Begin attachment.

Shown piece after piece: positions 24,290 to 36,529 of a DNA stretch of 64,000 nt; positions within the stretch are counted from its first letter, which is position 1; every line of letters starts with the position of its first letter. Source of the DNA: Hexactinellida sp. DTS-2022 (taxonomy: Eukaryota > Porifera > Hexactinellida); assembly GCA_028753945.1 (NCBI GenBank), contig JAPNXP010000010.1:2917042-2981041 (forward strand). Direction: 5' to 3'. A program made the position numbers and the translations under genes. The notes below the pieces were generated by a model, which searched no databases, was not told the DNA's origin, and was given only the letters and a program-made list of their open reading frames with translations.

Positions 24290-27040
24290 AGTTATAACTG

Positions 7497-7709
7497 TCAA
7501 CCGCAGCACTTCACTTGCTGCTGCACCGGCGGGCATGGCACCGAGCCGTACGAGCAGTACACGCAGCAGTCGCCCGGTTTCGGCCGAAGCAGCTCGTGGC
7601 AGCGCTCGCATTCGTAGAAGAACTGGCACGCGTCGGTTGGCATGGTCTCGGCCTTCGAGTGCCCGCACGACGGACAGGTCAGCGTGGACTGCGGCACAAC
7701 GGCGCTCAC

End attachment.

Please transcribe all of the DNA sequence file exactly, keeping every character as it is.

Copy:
Shown piece after piece: positions 24,290 to 36,529 of a DNA stretch of 64,000 nt; positions within the stretch are counted from its first letter, which is position 1; every line of letters starts with the position of its first letter. Source of the DNA: Hexactinellida sp. DTS-2022 (taxonomy: Eukaryota > Porifera > Hexactinellida); assembly GCA_028753945.1 (NCBI GenBank), contig JAPNXP010000010.1:2917042-2981041 (forward strand). Direction: 5' to 3'. A program made the position numbers and the translations under genes. The notes below the pieces were generated by a model, which searched no databases, was not told the DNA's origin, and was given only the letters and a program-made list of their open reading frames with translations.

Positions 24290-27040
24290 AGTTATAACTG

Positions 7497-7709
7497 TCAA
7501 CCGCAGCACTTCACTTGCTGCTGCACCGGCGGGCATGGCACCGAGCCGTACGAGCAGTACACGCAGCAGTCGCCCGGTTTCGGCCGAAGCAGCTCGTGGC
7601 AGCGCTCGCATTCGTAGAAGAACTGGCACGCGTCGGTTGGCATGGTCTCGGCCTTCGAGTGCCCGCACGACGGACAGGTCAGCGTGGACTGCGGCACAAC
7701 GGCGCTCAC